Bar YLD promotes health and wellness
For the third year in a row, The Florida Bar Young Lawyers Division has designated May its “Health and Wellness Month.”
With every year that passes, the YLD increasingly sees indications that quality of life concerns have become more important than ever to young lawyers. President-elect Zack Zuroweste opined as to why this might be: “Young lawyers view the world and define the quality of their lives differently from their parents, and we see it every day. Younger people, generally, are now drawn to more urban environments, select more healthy foods, and place greater value on personal time, vacation, experience, and what we often hear described as ‘balance.’ Because health and balance are priorities for young adults, and young lawyers specifically, we embrace that trend and hope its positive effects will carry over to the legal field.”
The Florida Bar’s 2016 Economics and Law Office Management Survey supports this view, finding that 60 percent of attorneys under age 35 ranked “quality of life” as the second biggest factor impacting their ability to practice law successfully, behind only “client expectations.” This percentage gradually decreased with age, with 51 percent of attorneys age 36 to 49, 44 percent age 50 to 65, and only 30 percent over age 65 saying the same.
“From my informal conversations around the state and from Florida Bar survey results, we know that wellness and balance are some of the most important and yet elusive issues for young lawyers,” said YLD President Katherine Hurst Miller. “Everyone’s in a slightly different place. Some of us need a little encouragement to go to the gym. Some of us need a reason to take a break from work. Some of us need help from a medical professional. That’s all OK, and it’s all part of our Health and Wellness month.”
At the same time, law firms and other employers are increasingly focusing on mental and physical health to recruit young attorneys. Wellness programs with dedicated directors, internal mentors, and other tools to support work-life balance are becoming more common at top firms, and moreover, expected by young attorneys. These days if a firm does not spotlight these considerations, it is less likely to attract young attorneys.
“As a profession, we should encourage wellness,” Miller said. “Today’s young lawyers prioritize it like never before.”
In the upcoming years, YLD’s health and wellness focus will only increase, with a particular emphasis on improving mental health. YLD President-elect Designate Christian George intends to make this a key focus of his presidency.
“A huge priority of mine is to break the stigma of attorneys taking care of their mental health,” George said. “I am blessed for many reasons to be married to my wife, Whitney, who is a psychologist. She has helped me learn the importance of taking care of yourself in terms of mental health. I am not ashamed to admit that I occasionally see a psychologist, which I find incredibly calming.”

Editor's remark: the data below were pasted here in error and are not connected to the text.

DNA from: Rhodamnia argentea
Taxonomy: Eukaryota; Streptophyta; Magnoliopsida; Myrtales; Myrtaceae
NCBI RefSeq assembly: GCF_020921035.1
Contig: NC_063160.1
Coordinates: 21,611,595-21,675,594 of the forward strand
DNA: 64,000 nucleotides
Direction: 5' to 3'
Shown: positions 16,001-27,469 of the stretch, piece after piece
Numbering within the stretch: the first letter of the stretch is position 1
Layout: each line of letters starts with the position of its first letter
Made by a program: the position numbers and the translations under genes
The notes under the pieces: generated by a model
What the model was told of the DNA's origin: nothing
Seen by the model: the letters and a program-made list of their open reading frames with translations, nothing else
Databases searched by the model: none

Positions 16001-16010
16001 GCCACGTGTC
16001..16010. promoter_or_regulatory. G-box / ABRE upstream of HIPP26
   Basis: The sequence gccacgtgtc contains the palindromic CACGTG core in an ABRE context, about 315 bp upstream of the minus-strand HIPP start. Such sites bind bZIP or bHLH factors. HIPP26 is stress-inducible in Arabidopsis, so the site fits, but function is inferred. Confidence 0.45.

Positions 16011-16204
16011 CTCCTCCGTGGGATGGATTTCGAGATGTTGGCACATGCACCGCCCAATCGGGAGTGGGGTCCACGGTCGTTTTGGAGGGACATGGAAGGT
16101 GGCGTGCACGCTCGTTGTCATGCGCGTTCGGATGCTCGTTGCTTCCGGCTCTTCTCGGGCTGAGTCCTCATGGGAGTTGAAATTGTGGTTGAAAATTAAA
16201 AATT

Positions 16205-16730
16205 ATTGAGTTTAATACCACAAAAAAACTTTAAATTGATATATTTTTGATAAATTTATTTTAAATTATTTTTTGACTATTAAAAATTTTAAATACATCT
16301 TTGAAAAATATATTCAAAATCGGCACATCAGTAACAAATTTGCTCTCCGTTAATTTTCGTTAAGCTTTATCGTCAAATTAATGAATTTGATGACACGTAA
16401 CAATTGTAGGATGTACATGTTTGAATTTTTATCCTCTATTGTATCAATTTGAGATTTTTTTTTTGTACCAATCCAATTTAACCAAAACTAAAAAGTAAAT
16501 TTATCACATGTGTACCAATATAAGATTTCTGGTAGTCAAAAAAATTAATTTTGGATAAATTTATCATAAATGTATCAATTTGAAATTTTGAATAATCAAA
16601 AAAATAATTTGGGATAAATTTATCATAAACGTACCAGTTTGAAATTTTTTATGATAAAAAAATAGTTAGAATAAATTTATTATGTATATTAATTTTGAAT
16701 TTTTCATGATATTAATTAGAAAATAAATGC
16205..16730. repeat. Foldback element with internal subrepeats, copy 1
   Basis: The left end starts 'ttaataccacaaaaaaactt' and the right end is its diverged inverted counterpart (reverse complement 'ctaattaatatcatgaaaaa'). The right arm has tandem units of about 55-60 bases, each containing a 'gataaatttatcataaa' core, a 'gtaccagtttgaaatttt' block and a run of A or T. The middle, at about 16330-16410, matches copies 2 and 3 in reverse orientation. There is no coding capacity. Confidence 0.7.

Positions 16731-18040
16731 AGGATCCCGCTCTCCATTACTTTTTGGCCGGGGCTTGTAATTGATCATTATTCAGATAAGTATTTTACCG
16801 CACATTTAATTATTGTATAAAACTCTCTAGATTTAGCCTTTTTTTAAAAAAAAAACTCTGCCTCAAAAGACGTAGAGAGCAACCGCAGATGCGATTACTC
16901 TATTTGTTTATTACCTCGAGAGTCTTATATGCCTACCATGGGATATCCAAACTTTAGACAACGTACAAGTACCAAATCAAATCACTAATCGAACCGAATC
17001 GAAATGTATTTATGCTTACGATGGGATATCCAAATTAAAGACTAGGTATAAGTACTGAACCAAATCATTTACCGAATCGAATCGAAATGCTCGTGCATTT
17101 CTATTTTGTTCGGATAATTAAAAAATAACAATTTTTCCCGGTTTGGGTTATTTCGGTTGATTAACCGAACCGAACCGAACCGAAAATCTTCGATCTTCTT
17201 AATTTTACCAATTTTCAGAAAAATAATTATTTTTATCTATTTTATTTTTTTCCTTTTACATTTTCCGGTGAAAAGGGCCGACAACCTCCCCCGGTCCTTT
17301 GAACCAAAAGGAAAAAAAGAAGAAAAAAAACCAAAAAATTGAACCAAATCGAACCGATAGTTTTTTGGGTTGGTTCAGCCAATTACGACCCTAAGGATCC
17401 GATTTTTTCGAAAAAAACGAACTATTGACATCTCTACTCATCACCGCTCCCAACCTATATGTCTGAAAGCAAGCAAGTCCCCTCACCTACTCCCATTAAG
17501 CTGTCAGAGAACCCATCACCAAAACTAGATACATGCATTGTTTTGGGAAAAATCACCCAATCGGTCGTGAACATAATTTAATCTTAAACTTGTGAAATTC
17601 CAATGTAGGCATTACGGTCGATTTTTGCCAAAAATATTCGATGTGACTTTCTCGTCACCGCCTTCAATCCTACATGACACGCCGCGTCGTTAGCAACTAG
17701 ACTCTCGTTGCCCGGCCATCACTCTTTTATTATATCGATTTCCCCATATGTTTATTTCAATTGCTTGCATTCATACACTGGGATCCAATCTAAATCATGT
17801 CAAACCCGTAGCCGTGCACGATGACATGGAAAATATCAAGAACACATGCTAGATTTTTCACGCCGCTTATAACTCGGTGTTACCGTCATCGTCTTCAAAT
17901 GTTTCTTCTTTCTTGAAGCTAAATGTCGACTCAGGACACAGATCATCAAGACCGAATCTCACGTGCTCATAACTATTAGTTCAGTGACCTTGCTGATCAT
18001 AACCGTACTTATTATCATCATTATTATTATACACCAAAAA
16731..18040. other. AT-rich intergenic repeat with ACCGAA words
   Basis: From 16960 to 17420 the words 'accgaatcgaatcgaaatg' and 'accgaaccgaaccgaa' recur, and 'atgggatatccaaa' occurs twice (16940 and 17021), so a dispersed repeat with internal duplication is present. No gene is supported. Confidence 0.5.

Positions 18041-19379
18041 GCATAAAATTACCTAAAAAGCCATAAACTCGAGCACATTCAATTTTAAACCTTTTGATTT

George offers insight into what the YLD hopes to achieve — assisting young lawyers to appreciate that taking active steps to care for mental health is a positive attribute and a sign of strength. This year, the YLD Board of Governors’ Quality of Life Committee brought back its Health and Wellness Month focus by posting nearly every aspect of its broadcast on social media (Facebook, Twitter, LinkedIn, YouTube, and Instagram) using the hashtag #livewell.
Below are some activities to check out:
• Daily Challenges. The YLD is challenging lawyers each day to participate in activities known to provide benefits such as meditation and exercise, and making suggestions as to how to integrate these into daily routines.
• Affiliate Involvement. The YLD is again encouraging local affiliates to promote health and wellness by offering grants of up to $500 to support those activities. Examples include, but are not limited to, wellness seminars, physical group activities such as paddle boarding, yoga, barre class, or other stress-relieving activities like painting or attending theater productions.
• Humor Breaks. Every weekday in May the YLD is providing the tools for a quick humor break by sending out, via social media, short and funny video clips.
• TakeFive. Throughout May, the YLD is profiling judges and lawyers by asking them how they maintain a work-life balance.
• FirmFocus. Similarly, the YLD is profiling law firms to find out how they help their attorneys achieve a work-life balance.
• Mindfulness Webinars. Free CLE-credit webinars are being offered featuring Jeena Cho, author of The Anxious Lawyer, An 8-Week Guide to a Joyful and Satisfying Law Practice Through Mindfulness and Meditation.
• Spreading Awareness of the Florida Lawyers Assistance Program. FLA is a confidential resource for law students, attorneys, judges, and support personnel staffed by professionals trained to assist with a wide range of substance abuse and mental health concerns such as depression (whether situational, periodic, or constant), anxiety, bipolar disorder, and others. FLA can also assist attorneys successfully navigate difficult transition periods in their lives (new jobs, divorce, children), or cope with the illness or loss of a loved one. Check it out at http://fla-lap.org/
For more information, visit flayld.org/health-wellness-month.